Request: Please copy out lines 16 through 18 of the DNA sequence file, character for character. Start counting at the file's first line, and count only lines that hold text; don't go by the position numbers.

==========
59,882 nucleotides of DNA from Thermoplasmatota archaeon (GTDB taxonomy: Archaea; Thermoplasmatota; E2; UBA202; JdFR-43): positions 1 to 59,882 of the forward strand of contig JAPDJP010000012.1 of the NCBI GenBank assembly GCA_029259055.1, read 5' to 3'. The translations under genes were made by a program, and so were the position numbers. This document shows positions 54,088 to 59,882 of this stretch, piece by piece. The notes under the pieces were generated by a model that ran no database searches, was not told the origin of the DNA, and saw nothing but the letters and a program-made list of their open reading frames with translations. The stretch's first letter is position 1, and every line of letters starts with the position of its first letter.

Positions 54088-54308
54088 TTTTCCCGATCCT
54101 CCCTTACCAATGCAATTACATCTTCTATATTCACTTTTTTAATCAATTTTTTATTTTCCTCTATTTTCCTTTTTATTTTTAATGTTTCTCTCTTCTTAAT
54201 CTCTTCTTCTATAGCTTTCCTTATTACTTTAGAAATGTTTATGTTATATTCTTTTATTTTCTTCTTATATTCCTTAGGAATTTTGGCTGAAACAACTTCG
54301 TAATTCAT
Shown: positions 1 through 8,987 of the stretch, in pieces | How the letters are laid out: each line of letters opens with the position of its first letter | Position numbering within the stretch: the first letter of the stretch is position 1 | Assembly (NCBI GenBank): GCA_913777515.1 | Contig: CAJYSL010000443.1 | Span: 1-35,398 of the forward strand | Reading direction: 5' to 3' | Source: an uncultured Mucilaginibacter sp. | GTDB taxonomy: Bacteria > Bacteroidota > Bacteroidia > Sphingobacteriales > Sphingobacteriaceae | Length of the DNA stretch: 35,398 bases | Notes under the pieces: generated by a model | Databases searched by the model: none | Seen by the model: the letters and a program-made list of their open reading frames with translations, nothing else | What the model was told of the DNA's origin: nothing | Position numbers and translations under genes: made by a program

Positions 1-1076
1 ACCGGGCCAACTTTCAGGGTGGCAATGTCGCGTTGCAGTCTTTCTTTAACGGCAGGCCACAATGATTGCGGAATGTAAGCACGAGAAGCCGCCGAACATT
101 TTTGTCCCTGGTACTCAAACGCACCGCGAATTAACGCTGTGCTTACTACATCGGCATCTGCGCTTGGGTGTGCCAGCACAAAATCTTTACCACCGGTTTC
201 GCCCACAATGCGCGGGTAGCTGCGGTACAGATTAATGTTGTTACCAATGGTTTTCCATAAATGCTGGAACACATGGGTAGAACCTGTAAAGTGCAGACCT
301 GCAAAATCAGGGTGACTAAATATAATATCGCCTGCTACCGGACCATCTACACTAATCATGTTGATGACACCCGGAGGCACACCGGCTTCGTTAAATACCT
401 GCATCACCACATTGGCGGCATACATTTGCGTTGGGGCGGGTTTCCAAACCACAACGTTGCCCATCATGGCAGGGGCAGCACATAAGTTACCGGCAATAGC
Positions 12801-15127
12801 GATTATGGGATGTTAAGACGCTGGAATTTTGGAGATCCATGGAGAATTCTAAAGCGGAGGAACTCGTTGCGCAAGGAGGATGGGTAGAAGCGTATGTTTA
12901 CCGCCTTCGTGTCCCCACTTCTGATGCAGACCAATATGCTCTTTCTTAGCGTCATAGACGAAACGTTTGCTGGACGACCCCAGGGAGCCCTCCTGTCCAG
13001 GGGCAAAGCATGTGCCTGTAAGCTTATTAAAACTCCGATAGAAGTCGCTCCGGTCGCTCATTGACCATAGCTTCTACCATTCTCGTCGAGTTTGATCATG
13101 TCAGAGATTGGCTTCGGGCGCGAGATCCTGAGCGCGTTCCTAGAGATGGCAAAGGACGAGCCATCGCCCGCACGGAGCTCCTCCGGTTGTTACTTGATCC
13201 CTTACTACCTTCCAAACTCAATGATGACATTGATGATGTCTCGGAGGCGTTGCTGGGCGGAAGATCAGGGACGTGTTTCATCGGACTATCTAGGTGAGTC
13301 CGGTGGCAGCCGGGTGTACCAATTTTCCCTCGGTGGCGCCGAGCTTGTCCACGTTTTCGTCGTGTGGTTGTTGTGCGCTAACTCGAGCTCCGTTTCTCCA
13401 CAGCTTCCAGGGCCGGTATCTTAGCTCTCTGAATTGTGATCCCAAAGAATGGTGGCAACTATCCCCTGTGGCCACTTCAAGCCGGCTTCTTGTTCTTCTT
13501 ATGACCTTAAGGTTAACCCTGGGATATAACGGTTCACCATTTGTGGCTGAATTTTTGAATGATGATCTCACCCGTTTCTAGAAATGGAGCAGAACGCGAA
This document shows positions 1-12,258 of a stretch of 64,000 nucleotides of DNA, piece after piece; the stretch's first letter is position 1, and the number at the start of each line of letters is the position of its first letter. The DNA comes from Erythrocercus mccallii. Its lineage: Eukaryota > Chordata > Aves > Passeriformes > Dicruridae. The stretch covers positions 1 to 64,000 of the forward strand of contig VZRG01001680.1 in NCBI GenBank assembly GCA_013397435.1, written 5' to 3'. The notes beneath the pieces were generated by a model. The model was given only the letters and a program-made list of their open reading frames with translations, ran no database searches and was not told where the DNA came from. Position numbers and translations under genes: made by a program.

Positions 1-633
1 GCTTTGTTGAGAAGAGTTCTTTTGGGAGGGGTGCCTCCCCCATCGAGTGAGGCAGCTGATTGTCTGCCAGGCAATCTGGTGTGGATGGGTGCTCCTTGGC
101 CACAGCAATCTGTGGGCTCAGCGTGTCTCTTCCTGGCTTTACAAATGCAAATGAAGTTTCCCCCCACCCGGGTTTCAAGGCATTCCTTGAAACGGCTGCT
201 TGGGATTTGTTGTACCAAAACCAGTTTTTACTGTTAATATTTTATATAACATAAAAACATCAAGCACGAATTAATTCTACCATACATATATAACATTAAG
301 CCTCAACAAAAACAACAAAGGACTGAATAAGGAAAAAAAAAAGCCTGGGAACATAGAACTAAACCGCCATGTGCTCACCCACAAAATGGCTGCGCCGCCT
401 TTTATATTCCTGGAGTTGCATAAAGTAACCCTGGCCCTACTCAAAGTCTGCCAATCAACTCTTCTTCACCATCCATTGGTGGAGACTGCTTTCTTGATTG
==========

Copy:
12901 CCGCCTTCGTGTCCCCACTTCTGATGCAGACCAATATGCTCTTTCTTAGCGTCATAGACGAAACGTTTGCTGGACGACCCCAGGGAGCCCTCCTGTCCAG
13001 GGGCAAAGCATGTGCCTGTAAGCTTATTAAAACTCCGATAGAAGTCGCTCCGGTCGCTCATTGACCATAGCTTCTACCATTCTCGTCGAGTTTGATCATG
13101 TCAGAGATTGGCTTCGGGCGCGAGATCCTGAGCGCGTTCCTAGAGATGGCAAAGGACGAGCCATCGCCCGCACGGAGCTCCTCCGGTTGTTACTTGATCC